Higher Vitamin D levels have been linked to improved:
Order your Vitamin D Test today.
The National Health and Nutrition Examination Survey (NHANES) from 2005 to 2006 revealed 41% of adults had low levels of vitamin D defined as less than 20ng/mL.
Vitamin D is known to play important roles to maintaining our bone health by helping increase calcium absorption.
Other factors such as genetics, weight, age, ethnicity, and lifestyle may also effect your Vitamin D level.
Don't guess when you can test.
How it Works
Simple finger poke. No blood draw needed. Collect your sample at home.
Choose the test service you would like. The sample collection kit typically arrives in 3 to 5 days.
Follow the simple kit instructions to collect your sample from the comfort of home. Once you have your sample collected mail it back to our lab with the pre-paid envelope.
In 2-4 weeks you will receive an email letting you know your personalized results are ready.
Research shows higher vitamin D blood levels are beneficial.
Vitamin D and the risk of cardiovascular disease
Serum 25(OH)D concentration was inversely associated with total cardiovascular disease events and cardiovascular disease mortality from the observed studies.
Vitamin D and Risk for Muscle Decline
Low baseline 25(OH)D may contribute to muscle strength decline in the very old and particularly in men.
Vitamin D Improves Artery Stiffness
Arterial stiffness was improved by vitamin D3 supplementation in a dose-response manner in overweight African Americans with vitamin D deficiency.
Low Vitamin D increases risk of hospitalization
Deficiency of Vitamin D was associated, independently of known heart failure risk factors, with an increased risk of hospitalization for heart failure in an Italian adult population.
Your results. Supported by science.
Actionable: Vitamin D levels start changing as soon as you change your sun exposure and diet.
Personalized: Personalized recommendations based off your test results.
Certified: All samples are processed in a central certified laboratory.
Validated: The validated and standardized sample processing methodology traceable to National Institutes of Standards and Technology (NIST).
Compare: Percentile ranks show you how you compare to your peers.
How can I increase my Vitamin D level?
Your Vitamin D test gives you a measure of the vitamin d your body creates from sun exposure and consumption through your diet or supplementation. Below we provide some information about how to improve your Vitamin D level from the sun, diet and supplements.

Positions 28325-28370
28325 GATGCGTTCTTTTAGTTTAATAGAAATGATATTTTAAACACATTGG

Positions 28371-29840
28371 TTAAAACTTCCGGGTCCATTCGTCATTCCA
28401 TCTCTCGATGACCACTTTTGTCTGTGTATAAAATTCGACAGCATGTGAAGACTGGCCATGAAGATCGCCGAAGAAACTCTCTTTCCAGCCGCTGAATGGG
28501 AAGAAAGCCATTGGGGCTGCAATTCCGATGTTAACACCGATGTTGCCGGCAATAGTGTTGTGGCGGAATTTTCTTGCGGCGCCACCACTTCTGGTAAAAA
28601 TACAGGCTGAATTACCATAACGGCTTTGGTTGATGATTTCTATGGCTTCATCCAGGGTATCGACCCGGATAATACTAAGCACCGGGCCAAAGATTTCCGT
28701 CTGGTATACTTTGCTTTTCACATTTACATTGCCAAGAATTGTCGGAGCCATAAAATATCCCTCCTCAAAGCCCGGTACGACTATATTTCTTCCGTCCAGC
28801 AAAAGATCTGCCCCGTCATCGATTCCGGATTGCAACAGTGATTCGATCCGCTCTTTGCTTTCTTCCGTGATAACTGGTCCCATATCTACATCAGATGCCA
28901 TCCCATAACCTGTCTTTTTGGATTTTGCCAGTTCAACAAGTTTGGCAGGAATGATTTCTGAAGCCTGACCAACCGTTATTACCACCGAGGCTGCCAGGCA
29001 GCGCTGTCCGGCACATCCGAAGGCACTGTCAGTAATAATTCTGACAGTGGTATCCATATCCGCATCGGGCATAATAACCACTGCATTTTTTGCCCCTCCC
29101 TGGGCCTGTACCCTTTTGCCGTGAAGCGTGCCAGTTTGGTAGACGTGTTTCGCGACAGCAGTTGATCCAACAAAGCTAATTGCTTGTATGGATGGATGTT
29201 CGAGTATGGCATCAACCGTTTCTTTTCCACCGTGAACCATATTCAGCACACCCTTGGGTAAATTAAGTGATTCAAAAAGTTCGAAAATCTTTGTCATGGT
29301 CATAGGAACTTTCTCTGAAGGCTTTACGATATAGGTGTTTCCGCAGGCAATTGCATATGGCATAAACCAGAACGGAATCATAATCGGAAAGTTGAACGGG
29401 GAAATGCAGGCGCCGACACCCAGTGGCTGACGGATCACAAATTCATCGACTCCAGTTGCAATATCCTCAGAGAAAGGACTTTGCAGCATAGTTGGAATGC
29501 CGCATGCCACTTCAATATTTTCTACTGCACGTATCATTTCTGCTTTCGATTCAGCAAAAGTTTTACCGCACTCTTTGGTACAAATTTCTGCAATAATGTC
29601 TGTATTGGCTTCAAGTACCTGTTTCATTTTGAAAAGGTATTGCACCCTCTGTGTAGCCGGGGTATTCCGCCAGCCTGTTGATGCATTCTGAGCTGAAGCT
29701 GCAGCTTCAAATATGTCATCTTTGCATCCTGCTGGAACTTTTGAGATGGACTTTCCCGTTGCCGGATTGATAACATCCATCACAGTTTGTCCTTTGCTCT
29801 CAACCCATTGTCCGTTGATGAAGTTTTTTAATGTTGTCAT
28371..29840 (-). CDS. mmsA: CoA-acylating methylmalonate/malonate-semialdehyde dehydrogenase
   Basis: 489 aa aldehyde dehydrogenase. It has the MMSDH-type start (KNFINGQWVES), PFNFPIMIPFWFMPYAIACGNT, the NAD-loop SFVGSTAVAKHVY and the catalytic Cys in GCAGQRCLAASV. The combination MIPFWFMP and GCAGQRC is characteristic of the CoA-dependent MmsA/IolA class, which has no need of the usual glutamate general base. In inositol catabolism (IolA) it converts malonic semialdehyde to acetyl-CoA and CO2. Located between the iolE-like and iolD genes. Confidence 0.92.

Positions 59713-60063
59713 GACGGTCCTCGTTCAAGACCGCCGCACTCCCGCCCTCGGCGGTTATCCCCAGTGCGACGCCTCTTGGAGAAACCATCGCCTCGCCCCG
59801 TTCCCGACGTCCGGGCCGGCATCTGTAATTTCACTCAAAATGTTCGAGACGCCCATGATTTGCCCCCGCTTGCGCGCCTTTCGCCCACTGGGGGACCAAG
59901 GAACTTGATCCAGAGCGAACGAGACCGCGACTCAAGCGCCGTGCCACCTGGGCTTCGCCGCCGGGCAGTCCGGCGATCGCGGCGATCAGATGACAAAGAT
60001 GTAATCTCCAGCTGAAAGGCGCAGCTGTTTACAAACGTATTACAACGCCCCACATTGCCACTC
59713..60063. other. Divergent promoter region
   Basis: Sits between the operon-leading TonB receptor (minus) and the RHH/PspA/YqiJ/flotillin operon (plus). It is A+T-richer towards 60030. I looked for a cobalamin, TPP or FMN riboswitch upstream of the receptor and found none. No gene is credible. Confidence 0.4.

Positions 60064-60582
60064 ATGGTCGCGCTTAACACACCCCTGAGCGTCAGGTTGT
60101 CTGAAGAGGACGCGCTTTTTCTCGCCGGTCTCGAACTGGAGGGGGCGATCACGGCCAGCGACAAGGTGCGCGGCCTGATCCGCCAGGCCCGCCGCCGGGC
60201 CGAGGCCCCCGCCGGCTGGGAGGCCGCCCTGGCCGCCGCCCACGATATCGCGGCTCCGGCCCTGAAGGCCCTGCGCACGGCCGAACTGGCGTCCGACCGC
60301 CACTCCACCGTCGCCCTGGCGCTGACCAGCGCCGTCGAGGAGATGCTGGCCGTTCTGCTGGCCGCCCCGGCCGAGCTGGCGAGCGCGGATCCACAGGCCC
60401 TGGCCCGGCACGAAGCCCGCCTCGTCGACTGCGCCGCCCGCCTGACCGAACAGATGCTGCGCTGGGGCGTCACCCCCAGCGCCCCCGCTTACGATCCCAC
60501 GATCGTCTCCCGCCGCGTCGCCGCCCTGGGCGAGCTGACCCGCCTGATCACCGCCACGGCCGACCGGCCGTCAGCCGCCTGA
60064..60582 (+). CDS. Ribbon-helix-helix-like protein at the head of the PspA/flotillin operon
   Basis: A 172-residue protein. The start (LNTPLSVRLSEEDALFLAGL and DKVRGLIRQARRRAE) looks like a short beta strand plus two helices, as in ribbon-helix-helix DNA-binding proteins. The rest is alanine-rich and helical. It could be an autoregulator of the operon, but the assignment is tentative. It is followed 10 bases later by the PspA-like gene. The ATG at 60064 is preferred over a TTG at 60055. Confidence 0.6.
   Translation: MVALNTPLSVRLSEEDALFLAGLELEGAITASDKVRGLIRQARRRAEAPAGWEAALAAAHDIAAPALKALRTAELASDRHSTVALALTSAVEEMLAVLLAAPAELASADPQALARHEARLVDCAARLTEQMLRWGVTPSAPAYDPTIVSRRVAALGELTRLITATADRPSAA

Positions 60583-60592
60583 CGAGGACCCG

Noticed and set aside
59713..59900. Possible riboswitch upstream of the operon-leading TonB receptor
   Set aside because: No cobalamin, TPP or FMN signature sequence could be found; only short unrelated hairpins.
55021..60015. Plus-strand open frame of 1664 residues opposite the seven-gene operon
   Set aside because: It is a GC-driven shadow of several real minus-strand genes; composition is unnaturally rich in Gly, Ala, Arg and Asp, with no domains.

From the Sun
Vitamin D3 is the primary raw material to make active and useable vitamin D. Vitamin D3 is produced when our body is exposed to sunlight (ultraviolet B radiation sunlight). Our bodies are amazingly efficient when it comes to producing vitamin D3; brief sunlight exposure of the arms and face will enable our body to produce 200 international units (IU) of vitamin D3. The precise amount of vitamin D3 produced will vary depending on factors such as skin type, geographical location, season, and time of the day. For example, an individual will produce 400 IU of vitamin D3 in Boston, Massachusetts within 8 minutes of sunshine whereas the same individual may only need 6 minutes if they are in Miami, Florida. Not a huge difference but something to celebrate if you are reading this from South Beach.
Correction of vitamin D deficiency is quite simple with the use of over-the-counter vitamin D supplementation. The American Geriatrics Society recommends vitamin D dose of 800 to 1000 IU by oral supplementation daily to reduce the risk of falls and fractures. Most pharmacies carry vitamin D in doses of 400 IU to 2000 IU per tablet.
Other formulations such as a liquid formulation is available for children and an injection for people with gastrointestinal absorption issues. People with kidney or liver disease will need to see a specialist because the over-the-counter vitamin D is the inactivated form and in the presence of kidney or liver disease, our body cannot convert this inactivated form to its active metabolite (our liver and kidneys convert vitamin D to its active form).
There are virtually no side effects with vitamin D because it is a natural hormone. The Institute of Medicine recommends an upper limit of 4000 IU of vitamin D per day. In cases where there is vitamin D toxicity, calcium levels may be too high but this is extremely rare.
Vitamin D can come from our diet but there are very few foods in nature that contain vitamin D (e.g. fatty fish liver is the best source but who wants to eat that). The best sources of Vitamin D in nature come from fatty fish (salmon, tuna, mackerel) and small amounts are also found in cheese, egg yolks, sardines and fortified foods.